The numbers back the theory up, not in a way that would ‘prove’ it – things are never that simple in the realms of Cognitive Science, and Sociology – but in a way that is very persuasive:  children, male and female alike, of an abusive household, are FAR more likely to end up in that situation as adults.  Little Johnny tends to treat women the way his father did – and little Jane tends to put up with it, as her mother did.

Ever wonder why some women stay with a man who is mentally and physically abusive?  There are lots of ‘adult’ reasons given:  “I love him”, and “I don’t want to break up our family”, or “I can’t make it without his income”, or “I don’t want the children to be without a father” … social workers, police officers, psychologists, doctors, nurses, pastors, family and friends have heard ALL of these excuses, and more.  Looked at logically, it makes absolutely NO sense:  how can you love someone who treats you like that? What kind of family is it where everyone is scared of the man? Wouldn’t financial struggling be better than living in fear? Why would you want your children raised in such an environment?

It’s a syndrome called co-dependency. It has nothing to do with logic outwardlyinwardly, however, it’s perfectly logical! Both the abuser, and the abused, are validated, in some bizarre way, and it doesn’t happen at a conscious level: it happens deep inside, where the prototype lives, and it says to each, that they’re being what a man and woman should be!

The abused grow up to be abusers, or abused themselves. The cycle is so set in stone, that ER doctors and Policemen seldom waste their breath arguing against it. They patch the injuries, or intervene to stop the immediate violence, knowing full well that the abused will hardly ever press charges, or will drop them shortly after filing them.  “I know he loves me, and he wants to change …”

Maybe he does – on the conscious level. Deep down, he has no interest in changing, so he won’t. Ever.

I keep saying ‘he’, with regard to abusers;  that’s because, as you all instinctively know, most of the people out there dealing out physical abuse, are men. Partly it’s cultural, partly it’s physical:  men are, by and large, bigger, and physically stronger, than women. And, when frustrated, both sexes will seek a physical outlet for it.  Women can and do deal out abuse of their own, sometimes physically, but more often mentally and emotionally.  Still, when it comes to violence, men are the most common culprits.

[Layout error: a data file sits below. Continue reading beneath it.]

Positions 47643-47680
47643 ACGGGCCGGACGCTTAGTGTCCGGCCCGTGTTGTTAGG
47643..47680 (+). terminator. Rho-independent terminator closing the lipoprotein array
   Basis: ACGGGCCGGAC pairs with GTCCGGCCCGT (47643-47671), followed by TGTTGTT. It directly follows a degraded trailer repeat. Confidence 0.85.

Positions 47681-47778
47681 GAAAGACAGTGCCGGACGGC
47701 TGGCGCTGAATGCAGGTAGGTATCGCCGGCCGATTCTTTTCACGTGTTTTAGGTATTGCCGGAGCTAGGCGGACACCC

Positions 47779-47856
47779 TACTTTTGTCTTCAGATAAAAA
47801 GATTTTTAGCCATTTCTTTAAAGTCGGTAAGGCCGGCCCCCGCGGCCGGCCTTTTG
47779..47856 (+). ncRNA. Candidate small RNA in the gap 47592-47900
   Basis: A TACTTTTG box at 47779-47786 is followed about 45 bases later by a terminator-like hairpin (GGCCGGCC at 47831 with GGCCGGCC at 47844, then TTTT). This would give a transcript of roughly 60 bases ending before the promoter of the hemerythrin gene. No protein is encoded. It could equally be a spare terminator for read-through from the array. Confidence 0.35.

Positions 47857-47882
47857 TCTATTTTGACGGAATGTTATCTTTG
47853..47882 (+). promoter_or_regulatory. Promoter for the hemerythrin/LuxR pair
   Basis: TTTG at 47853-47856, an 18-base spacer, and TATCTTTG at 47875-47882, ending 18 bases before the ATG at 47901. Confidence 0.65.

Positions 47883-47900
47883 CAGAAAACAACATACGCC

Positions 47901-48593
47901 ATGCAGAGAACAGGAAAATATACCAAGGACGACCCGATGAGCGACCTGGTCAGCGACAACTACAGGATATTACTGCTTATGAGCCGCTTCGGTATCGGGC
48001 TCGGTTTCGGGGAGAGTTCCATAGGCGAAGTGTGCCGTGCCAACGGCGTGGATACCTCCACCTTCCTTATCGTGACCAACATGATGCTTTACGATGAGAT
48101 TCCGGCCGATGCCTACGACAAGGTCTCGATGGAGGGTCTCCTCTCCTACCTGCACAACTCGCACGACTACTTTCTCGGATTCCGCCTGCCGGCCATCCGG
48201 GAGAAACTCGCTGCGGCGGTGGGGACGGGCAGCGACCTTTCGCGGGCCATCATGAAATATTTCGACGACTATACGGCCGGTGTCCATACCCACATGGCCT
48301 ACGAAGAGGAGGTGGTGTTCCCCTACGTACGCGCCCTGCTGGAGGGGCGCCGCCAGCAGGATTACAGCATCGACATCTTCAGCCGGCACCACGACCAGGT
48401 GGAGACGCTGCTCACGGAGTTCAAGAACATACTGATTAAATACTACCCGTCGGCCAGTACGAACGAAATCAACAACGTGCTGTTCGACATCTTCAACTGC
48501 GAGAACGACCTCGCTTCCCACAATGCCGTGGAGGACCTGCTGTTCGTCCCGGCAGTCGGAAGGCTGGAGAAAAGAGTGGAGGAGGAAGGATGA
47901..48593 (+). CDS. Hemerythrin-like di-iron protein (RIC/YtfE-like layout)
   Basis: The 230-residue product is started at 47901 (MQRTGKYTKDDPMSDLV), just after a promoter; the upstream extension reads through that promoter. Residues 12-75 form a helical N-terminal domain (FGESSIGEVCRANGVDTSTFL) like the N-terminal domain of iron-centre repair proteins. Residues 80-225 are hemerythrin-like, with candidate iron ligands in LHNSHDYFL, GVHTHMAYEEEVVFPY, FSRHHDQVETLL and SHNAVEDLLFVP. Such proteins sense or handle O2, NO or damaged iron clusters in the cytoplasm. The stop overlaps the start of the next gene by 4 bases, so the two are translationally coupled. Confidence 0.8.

Satisfied? I hope so, because you aren’t going to like the next bit even a little:  it’s called CO-dependency, because each partner plays their own part.  The man who’s dishing out abuse is dead wrong, and deserves to be left in a place where the only person he can hurt is himself – but he won’t be left in that place, because his partner in crime is the woman he’s abusing!

Fine! She wants to stay – or feels like she needs to stay (which is more accurate) – then, by all means let her stay!

Except that she won’t stay there alone:  she’ll make her children stay, too.

And the cycle will begin again when they grow up and go looking for the ‘perfect’ man or woman, using the only guide they have: their built-in prototype of what a man and woman should be …

If it seems to you that I’m over-simplifying, you’re right, I am:  lots of things play a part in this equation, and there are plenty  of exceptions.  Lots of men with abusive fathers turn out to be fine husbands and fathers. Plenty of women with abused mothers will walk away from a man who shows the first sign of abusiveness, and will never tolerate such influences around their children. Even those who stay, at first, may finally realize that the only fix is departure, and they’ll go.

Sadly, these seem to be the exceptions.


~ by dourscot on August 6, 2012.